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America won the cold war, what Derek Leebaert calls a "muffled world war" in The Fifty-Year Wound, but the cost of victory--psychically, morally, and financially--was beyond frightful. The Soviet Union collapsed peacefully; civilization survived "more or less" intact; the world was "liberalized," and the cold war period was the longest "great power" peace since Rome fell. But a half-century "pattern of alarm" and the "industry of national security" curbed freedoms, diverted talent into "fundamentally unproductive" fields, postponed research, "trammeled" investment, and caused a national "waste of spirit." As well, Leebaert suggests the Cuban missiles were primarily psychological threats; American involvement in Vietnam led to OPEC's economic muscle; Kennedy was perhaps the most hawkish of post-WWII presidents, and that the events of September 11 were a direct cold war legacy. This massive, comprehensive, and stern but guardedly optimistic overview will reward the determined reader with its insights and hundreds of telling, sometimes shocking, details. --H. O'Billovitch --This text refers to an out of print or unavailable edition of this title.
Leebaert, a founding editor of the journal International Security and lecturer in government at Georgetown, recalls how Paul Nitze, a long-time Cold Warrior, said at the turn of the 21st century that "we did a goddamn good job" with the Cold War. Leebaert answers that assessment in his sure-to-be-controversial and riveting book, in which heretofore unpublished documents and new analyses combine to create a lucid, balanced and in-depth study of the issue. "Well," Leebaert writes, "yes and no: yes if the overriding emphasis is that civilization survived more or less intact, that the Soviet Union collapsed peacefully, and that most of the world was liberalized along the way; no if we dwell on the indirection, inexcusable ignorance, political intrusions, personal opportunism, and crimes underlying this ultimate victory." What, in other words, did we lose in order to win?After relatively few pages outlining the postwar crises and confrontations up to 1950 and the Korean War, Leebaert begins what becomes a brilliant and highly quotable examination of what went right and what went wrong mostly wrong, he argues as the U.S. went from containment of a virulent and ominous U.S.S.R. to abetting its collapse. According to Leebaert, the often astonishing history of our recent past has numerous villains the CIA, the Pentagon, "systems analysis" technicians, a greedy "scientific and technological elite" and what Eisenhower called the "military-industrial-congressional complex." But Ike himself is one of Leebaert's heroes, as are Truman, Marshall and Reagan (he credits the latter with accelerating the end of the Cold War). Others, such as Kennedy and Nixon, get rough treatment (for them, the presidency was "a means for displaying planetary ambitions"), as do political gurus such as Kennan and Kissinger. America had to face down the Soviets almost alone, hindered, Leebaert asserts, by the rapaciousness of the OPEC nations and the self-interest of not only the rebuilding Japan, but of France and Britain as well. He considers the Korean War to have been "the detonator that blew U.S. power around the world" and that ended any chance of post-WWII American isolationism; the Chernobyl disaster,he contends, symbolized the Soviet empire's long slide into ineptitude and paralysis. His claim, however, that the greatest Cold War nuclear crisis came not from missiles in Cuba during the Kennedy years, but from the paranoid and disintegrating Andropov in 1983, will raise some eyebrows. Much happened in the 50 years that was "harmful to American life," Leebaert writes, and many of those costs emerge as frighteningly high in this analysis. 16 pages of photos not seen by PW.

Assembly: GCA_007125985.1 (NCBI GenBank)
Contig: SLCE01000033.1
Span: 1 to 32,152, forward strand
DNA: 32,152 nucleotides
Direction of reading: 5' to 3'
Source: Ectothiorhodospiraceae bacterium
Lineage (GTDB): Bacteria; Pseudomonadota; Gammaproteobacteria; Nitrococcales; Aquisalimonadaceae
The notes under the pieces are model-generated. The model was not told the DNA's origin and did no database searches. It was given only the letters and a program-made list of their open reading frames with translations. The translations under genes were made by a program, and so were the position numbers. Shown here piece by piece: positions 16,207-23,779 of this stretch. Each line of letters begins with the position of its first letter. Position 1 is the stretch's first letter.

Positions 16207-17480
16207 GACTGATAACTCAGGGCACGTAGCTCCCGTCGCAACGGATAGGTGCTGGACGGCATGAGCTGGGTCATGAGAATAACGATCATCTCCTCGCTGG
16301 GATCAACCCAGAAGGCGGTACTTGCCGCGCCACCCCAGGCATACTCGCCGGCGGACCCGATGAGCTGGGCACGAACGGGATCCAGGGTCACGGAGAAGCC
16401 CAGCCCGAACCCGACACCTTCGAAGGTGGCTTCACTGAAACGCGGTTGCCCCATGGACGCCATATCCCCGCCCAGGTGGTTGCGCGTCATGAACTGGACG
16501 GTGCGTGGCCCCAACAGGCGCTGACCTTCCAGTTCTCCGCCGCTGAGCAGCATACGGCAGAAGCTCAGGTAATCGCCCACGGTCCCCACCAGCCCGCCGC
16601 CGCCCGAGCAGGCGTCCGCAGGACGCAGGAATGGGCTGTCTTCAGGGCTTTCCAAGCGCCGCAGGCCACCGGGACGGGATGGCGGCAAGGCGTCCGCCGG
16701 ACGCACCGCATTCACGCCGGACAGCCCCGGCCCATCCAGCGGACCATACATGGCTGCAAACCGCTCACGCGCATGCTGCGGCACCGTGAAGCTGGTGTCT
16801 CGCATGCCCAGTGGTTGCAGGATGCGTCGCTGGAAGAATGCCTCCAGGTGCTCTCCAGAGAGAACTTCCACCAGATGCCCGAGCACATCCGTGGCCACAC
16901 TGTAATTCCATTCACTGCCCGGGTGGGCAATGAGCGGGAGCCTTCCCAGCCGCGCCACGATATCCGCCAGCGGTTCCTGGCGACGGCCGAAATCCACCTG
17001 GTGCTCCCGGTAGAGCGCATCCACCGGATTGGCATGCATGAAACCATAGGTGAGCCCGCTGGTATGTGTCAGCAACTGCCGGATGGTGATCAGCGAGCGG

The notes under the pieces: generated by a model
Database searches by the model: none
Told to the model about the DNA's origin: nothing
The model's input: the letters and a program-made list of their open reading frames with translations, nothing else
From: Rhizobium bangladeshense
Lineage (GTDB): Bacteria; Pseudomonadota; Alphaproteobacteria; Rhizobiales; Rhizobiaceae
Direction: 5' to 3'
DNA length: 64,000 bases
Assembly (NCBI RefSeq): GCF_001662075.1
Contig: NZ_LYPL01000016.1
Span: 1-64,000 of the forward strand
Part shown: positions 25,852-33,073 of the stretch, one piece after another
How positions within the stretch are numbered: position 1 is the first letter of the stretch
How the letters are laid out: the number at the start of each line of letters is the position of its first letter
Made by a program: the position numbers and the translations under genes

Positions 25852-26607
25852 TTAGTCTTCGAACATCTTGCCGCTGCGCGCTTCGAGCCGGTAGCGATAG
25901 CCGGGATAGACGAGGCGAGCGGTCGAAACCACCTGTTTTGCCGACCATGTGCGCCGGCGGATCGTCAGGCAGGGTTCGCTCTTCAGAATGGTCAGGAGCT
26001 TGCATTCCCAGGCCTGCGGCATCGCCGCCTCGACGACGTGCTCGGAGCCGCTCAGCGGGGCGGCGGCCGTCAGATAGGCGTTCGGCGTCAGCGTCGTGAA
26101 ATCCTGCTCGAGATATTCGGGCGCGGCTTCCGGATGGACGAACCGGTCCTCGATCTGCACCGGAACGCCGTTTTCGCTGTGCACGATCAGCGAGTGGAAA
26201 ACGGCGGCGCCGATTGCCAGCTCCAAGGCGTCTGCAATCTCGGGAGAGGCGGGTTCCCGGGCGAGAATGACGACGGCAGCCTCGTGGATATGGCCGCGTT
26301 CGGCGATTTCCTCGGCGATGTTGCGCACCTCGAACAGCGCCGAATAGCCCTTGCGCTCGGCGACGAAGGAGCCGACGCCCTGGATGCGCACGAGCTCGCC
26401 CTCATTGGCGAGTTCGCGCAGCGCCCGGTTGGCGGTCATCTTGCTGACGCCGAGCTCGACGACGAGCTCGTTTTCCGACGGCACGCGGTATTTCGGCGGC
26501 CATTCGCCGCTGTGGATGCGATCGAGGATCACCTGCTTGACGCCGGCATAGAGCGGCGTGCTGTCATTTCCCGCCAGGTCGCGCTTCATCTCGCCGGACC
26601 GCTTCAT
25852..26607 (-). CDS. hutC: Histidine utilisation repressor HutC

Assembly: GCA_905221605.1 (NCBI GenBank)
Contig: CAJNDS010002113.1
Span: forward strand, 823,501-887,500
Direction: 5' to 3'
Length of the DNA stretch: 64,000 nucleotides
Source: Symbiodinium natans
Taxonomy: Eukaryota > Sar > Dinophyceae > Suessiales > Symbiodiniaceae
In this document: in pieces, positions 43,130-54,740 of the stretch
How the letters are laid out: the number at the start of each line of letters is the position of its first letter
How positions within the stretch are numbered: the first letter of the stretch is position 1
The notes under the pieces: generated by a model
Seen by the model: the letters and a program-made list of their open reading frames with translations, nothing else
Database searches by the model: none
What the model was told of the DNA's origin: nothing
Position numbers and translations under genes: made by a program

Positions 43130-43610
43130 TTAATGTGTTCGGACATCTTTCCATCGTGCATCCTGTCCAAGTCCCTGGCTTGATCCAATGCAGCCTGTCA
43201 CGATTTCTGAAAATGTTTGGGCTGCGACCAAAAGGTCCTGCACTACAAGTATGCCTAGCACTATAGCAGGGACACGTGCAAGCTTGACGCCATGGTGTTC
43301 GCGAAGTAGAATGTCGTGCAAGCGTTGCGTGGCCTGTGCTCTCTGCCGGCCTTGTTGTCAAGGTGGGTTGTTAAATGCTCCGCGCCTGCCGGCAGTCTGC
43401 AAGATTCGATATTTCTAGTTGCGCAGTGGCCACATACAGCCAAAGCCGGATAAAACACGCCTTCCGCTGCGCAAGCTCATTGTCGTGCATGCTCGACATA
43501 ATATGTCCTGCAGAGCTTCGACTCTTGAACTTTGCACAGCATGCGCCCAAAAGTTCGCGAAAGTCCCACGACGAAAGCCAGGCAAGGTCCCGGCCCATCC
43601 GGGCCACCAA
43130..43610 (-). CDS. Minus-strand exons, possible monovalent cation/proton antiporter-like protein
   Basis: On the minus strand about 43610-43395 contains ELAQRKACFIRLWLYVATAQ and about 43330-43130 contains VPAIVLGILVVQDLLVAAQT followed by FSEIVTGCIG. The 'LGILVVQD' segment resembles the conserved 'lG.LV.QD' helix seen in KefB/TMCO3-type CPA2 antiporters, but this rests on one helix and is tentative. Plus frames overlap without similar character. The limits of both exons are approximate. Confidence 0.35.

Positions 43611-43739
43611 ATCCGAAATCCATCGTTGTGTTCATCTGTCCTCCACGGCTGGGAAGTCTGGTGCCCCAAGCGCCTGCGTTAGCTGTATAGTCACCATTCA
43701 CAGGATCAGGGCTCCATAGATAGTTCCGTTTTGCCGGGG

Copyright 2002 Cahners Business Information, Inc. --This text refers to an out of print or unavailable edition of this title.
A poorly structured jumble of corrective insights into the history of the Cold War. Most insights are interesting, some are brilliant, some are silly. Read morePublished 1 month ago by advokat
This may be one of the best overviews of historical events since the end of WWII. Based on the 4-year terms of presidents, it ends with Reagan, but covers all the dumb moves that... Read morePublished 22 months ago by Devereaux
this book is full of facts that never saw the light of day in a class room. my mother in law got it and I read it and then bought it for my husband to read.... Read morePublished on November 28, 2012 by Terry Pelletier
As another Amazon reviewer put it: "The book is simply too sloppily written to be comprehended economically. Read morePublished on June 28, 2012 by Carl Ramm
More alternative history -- this time it's an "imaginary Berlin summit" in June, 1988, which didn't ever. Read morePublished on November 21, 2005 by Betty Burks
I can't say enough about how much I enjoyed this book. The writing is crisp and thought-provoking and the research is exhaustive. Read morePublished on April 9, 2004 by William A. Daunch
The book, The Fifty-Year Wound: How America's Cold War Victory Shapes Our World, maintains a focus on the half-century's flow of events. Read morePublished on December 31, 2003